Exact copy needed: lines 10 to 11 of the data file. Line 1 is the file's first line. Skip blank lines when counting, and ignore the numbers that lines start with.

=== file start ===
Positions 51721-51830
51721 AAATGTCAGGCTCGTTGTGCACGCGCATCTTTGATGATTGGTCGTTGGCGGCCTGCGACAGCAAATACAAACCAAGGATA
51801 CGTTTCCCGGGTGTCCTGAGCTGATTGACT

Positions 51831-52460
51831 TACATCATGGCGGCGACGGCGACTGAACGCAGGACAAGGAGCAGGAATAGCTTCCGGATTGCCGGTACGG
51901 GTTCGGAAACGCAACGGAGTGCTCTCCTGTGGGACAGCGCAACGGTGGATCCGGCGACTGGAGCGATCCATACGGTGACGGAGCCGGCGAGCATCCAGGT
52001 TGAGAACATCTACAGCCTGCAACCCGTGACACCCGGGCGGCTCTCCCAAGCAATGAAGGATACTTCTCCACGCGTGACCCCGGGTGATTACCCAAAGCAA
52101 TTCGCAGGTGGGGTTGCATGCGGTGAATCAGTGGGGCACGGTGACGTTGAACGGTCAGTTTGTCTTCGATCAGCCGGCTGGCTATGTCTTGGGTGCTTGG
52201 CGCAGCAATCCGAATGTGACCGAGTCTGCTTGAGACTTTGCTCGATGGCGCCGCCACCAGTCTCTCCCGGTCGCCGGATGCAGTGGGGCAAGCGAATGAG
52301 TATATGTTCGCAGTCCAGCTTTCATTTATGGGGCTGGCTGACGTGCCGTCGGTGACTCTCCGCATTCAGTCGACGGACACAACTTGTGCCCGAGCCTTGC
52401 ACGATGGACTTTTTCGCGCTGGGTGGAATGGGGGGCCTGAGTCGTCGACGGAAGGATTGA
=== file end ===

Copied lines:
52301 TATATGTTCGCAGTCCAGCTTTCATTTATGGGGCTGGCTGACGTGCCGTCGGTGACTCTCCGCATTCAGTCGACGGACACAACTTGTGCCCGAGCCTTGC
52401 ACGATGGACTTTTTCGCGCTGGGTGGAATGGGGGGCCTGAGTCGTCGACGGAAGGATTGA